The umpire may call sticks if they deem that a player raised their stick in a dangerous, or possibly dangerous manner, near an opposing player. This penalty results in a free hit if it occurs in the regular field of play, a penalty corner if it occurs in the striking circle, and a penalty shot if the umpire deems it was an almost certain goal.
This penalty occurs when the umpire determines a player struck the ball with the curved back of the stick. This penalty results in a free hit if it occurs in the regular field of play, a penalty corner if it occurs in the striking circle and a penalty shot if the umpire deems it stopped an almost certain goal.
Hockey Stick Interference
This is called whenever an umpire sees that a player hit or effected an opposing player’s stick with their stick. This penalty results in a free hit if it occurs in the regular field of play, a penalty corner if it occurs in the striking circle, and a penalty shot if the umpire deems it affected an almost certain goal.
An umpire calls obstruction if they believe a player illegally uses their body or stick to prevent the opposing player from reaching the ball. This penalty results in a free hit if it occurs in the regular field of play, a penalty corner if it occurs in the striking circle, and a penalty shot if the umpire deems it stopped an almost certain goal.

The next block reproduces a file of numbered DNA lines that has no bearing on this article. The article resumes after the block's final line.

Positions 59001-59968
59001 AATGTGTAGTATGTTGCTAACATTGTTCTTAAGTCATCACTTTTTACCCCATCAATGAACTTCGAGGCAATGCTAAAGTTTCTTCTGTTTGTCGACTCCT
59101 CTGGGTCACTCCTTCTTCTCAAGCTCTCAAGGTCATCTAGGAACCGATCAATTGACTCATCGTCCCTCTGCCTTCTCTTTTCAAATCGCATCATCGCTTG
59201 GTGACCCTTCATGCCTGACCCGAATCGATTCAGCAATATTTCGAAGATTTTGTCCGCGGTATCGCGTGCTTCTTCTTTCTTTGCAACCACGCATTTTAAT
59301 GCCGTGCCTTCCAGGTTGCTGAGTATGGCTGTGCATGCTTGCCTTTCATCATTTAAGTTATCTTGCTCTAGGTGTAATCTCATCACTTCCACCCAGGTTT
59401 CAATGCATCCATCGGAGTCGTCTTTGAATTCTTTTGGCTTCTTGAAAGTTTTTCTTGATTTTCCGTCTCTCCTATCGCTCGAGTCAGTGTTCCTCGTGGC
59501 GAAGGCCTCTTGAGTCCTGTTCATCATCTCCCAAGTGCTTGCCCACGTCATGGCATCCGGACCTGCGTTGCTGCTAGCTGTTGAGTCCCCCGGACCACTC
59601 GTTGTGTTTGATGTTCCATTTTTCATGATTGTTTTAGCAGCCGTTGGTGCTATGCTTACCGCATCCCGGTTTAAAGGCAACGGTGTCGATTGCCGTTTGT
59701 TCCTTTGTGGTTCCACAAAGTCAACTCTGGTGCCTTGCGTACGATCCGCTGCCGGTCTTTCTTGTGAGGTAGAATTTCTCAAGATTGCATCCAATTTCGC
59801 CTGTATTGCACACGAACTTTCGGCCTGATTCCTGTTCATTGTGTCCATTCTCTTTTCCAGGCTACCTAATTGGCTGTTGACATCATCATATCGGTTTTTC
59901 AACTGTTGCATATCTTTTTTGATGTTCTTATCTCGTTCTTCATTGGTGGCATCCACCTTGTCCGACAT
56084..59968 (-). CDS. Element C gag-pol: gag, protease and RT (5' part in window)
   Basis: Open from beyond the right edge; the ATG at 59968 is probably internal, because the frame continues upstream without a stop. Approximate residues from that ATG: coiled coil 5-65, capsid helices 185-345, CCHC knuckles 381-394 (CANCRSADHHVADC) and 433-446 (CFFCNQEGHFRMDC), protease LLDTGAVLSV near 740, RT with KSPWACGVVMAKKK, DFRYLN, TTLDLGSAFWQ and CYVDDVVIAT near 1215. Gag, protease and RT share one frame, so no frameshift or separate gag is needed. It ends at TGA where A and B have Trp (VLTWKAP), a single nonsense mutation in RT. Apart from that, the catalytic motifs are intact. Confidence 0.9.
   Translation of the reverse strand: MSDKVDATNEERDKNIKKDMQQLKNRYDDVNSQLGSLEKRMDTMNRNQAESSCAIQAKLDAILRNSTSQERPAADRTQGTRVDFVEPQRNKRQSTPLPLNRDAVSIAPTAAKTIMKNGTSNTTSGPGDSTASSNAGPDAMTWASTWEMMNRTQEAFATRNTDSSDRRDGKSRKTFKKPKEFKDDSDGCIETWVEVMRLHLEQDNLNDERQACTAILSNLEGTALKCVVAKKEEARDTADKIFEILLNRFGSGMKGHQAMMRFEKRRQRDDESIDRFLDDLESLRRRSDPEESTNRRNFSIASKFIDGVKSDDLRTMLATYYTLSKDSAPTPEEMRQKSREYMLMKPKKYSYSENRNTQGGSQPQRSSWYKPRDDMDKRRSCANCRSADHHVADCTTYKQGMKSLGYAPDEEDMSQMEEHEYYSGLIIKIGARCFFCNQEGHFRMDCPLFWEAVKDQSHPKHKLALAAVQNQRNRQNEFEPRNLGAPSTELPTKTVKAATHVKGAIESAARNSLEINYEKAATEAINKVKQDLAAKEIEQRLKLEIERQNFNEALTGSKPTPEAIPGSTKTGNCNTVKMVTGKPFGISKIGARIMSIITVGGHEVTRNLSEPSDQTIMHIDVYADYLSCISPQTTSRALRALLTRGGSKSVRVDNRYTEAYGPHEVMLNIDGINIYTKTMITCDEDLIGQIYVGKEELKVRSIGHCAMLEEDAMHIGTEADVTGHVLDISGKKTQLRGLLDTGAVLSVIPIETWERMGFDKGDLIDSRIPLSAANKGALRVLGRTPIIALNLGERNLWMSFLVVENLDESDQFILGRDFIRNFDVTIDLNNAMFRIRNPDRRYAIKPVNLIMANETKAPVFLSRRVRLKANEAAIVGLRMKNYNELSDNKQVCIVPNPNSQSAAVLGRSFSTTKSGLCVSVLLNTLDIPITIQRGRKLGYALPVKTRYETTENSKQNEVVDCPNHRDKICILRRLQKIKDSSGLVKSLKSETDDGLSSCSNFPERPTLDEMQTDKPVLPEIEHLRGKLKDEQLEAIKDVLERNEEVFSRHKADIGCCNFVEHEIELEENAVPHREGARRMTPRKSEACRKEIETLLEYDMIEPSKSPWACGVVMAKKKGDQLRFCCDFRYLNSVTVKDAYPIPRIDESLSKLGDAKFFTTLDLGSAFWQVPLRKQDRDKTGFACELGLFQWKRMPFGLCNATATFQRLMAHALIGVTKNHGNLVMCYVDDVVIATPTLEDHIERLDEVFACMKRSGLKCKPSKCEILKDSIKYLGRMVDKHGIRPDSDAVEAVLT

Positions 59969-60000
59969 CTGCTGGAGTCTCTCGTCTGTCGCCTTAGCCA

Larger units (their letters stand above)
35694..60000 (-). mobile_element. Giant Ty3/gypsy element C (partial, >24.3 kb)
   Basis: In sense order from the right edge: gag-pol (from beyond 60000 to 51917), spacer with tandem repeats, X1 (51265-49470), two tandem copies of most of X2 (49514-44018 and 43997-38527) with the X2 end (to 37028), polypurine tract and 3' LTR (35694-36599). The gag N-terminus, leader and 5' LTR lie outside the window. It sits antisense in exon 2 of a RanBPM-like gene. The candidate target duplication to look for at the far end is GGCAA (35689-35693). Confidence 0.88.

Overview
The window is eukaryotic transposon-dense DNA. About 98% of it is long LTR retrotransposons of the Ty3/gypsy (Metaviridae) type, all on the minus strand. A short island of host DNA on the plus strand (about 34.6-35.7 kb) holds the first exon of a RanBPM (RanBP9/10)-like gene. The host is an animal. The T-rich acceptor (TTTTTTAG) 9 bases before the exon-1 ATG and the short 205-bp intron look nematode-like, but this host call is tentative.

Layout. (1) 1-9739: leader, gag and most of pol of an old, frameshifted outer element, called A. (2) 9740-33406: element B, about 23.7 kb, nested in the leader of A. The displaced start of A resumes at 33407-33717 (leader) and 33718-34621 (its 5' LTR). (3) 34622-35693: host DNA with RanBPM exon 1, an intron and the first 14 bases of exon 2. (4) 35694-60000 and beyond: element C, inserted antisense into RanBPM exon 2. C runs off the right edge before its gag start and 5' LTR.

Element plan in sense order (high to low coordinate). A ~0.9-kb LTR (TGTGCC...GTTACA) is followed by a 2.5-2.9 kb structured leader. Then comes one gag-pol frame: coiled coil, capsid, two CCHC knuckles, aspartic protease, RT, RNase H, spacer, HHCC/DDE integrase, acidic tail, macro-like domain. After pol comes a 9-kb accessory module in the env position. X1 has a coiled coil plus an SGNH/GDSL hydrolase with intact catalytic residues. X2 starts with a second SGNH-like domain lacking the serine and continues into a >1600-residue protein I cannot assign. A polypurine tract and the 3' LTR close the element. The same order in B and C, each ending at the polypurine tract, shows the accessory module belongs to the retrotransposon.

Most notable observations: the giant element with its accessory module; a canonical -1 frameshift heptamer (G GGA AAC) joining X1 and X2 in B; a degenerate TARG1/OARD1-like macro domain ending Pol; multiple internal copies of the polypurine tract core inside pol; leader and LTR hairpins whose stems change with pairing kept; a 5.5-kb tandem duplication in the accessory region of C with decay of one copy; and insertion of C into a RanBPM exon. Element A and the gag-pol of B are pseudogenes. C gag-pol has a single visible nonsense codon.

This foul occurs when a player creates an illegal pick by standing between the ball and an opponent to give their teammate an unobstructed hit on the ball. It results in a turnover and a free hit for the opposing team unless the penalty occurs in the striking circle.
The umpire calls this against a player who they believe elevated the ball maliciously or dangerously. It results in a free hit for the opposing team or a penalty corner if it occurs in the striking circle.
Field hockey is a complicated, active, and intense sport. Because some of the calls are subjective, it may take time and experience to understand the intricacies of each penalty or punishment.
Goalies and regular field players also have different sets of rules they have to follow, so it may seem confusing as to what the exact rules of the game are unless you are a field hockey veteran.
However, this guide should have given you a better understanding of the penalties and punishments associated with not only kicking the ball but also other violations.